MLAs voice views on tax optionsYellowknifer surveys city representatives on what they believe could be cut ahead of the budget
Northern News Services
Friday, April 29, 2016
The territory's finance minister says the GNWT needs to cut and find additional revenue totaling $150 million over the next five years to keep its books balanced.
It has released a document highlighting various revenue options - read: taxes - that could help fill that gap, such as a sales tax hike, corporate and personal income tax hike or a "fat tax" on unhealthy food.
As the territorial government prepares the first budget of the 18th Legislative Assembly, to be tabled in late May or early June, Yellowknifer asked four non-cabinet MLAs representing the city their views on the options.
They were asked what options they support; what they oppose; and about specific cuts to programs they'd support to maintain a surplus.
While the options could bring in revenue, it's important to note the federal government provides about 68 per cent of GNWT revenue.
Responses have been slightly edited for space.
Kam Lake MLA Kieron Testart
While there are a number of practical revenue options, such as a hotel tax and airport fees, ultimately our small tax base and unique relationship with Ottawa limits our ability to raise own source revenues. The low-hanging fruit for increasing our revenues lies in increasing our population, something our government has not been successful at achieving. I do not support any tax increases to individuals or businesses. To that point, I successfully fought for a small business tax cut that is now part of the government's mandate.
I am not satisfied with the government's current plan that so far only contains a promise for cuts and austerity and not for growth and opportunity. Northerners have made it clear that they want to see jobs, a diversified economy and healthy, safe communities. The government has not provided me or the public with any plan that speaks to those goals.
Until the public and MLAs see a real plan for growth and opportunity I remain opposed to cuts that have the potential to undermine government services to the public and damage our economy.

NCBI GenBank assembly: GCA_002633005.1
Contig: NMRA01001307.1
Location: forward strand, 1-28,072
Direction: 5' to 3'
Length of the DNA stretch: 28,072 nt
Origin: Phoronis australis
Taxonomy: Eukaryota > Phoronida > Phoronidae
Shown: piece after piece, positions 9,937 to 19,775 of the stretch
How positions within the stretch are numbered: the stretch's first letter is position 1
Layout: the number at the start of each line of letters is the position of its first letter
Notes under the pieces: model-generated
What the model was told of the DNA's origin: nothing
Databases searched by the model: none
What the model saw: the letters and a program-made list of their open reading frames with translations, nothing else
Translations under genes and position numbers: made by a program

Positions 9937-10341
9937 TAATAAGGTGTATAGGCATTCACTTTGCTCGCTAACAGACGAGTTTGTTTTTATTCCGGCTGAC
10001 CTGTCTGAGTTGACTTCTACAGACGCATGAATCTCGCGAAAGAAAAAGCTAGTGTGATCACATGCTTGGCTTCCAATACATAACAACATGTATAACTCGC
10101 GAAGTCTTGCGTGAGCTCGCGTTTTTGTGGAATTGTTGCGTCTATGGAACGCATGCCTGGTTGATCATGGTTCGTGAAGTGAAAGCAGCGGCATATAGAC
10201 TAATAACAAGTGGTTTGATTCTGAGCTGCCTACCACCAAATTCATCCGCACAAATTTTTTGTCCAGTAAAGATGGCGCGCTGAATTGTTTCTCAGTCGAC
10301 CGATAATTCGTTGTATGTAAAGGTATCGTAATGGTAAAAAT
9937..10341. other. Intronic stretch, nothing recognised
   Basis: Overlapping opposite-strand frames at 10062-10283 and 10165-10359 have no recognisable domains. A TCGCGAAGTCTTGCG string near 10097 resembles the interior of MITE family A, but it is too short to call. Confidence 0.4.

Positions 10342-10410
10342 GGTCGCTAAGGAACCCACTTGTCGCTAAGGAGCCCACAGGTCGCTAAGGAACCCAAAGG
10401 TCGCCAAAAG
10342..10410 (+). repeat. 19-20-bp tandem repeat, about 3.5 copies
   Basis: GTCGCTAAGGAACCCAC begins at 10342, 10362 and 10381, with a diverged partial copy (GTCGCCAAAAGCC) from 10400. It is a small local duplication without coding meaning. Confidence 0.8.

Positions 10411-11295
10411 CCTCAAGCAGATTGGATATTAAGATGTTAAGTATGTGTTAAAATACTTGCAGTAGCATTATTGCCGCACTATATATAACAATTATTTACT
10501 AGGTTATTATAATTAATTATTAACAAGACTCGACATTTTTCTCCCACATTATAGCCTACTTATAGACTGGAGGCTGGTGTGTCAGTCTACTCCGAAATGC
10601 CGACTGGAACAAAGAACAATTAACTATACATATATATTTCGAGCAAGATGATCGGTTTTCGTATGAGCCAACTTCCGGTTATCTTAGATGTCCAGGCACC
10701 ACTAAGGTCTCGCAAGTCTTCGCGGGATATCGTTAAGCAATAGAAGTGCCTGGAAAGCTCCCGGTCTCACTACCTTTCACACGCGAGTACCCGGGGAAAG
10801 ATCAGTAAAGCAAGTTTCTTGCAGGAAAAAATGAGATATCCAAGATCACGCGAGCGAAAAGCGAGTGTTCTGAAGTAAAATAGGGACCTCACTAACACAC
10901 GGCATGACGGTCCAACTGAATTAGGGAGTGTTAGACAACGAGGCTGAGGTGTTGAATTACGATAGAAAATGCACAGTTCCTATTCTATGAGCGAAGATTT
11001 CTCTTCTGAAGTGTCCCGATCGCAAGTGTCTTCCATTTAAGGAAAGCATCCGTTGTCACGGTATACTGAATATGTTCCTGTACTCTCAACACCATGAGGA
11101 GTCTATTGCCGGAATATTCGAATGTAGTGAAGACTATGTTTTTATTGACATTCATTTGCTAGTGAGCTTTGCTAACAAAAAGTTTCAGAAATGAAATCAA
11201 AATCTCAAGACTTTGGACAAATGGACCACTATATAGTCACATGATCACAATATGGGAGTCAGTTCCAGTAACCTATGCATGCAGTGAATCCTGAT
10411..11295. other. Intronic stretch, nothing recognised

Yellowknife Centre MLA Julie Green
I'm in favour of taxes targeting consumption such as cigarettes and alcohol. I'd like to see a business case for a pop tax since diabetes is a significant health issue in the North.
I'm in favour of an airport tax to support airport operations and hotel taxes that will help pay for marketing tourism. I'm interested in a phased-in carbon tax with proceeds funding the development and use of green energy alternatives. I would like to compare our personal income tax, corporate tax and resource royalties with other jurisdictions in order to see whether our rates are comparable.
The government is concerned with taxes increasing the cost of living but accommodation is the largest item in any person's budget and it is unregulated. Other budget items are a much smaller part of a household budget and increases will not have a large impact.
I'm not interested in a sales tax because those who are least able to meet their basic expenses now will be even less able to in the future.
On the specific cuts to maintain a surplus, that is really two questions: is a surplus necessary and if so, how do we create it?
I am not sold on creating operational surpluses in order to fund road building and only road building. Our infrastructure deficit is about more than roads.
The fact that one in five houses in the NWT is unaffordable or too small or in poor condition is a significant concern. In terms of cuts, there are programs and positions that may be outdated and ineffective (e.g. Mackenzie Gas Project office) that we can do without. For both of these questions, it's important to see the business case to make evidence-based decisions.
Yellowknife North MLA Cory Vanthuyne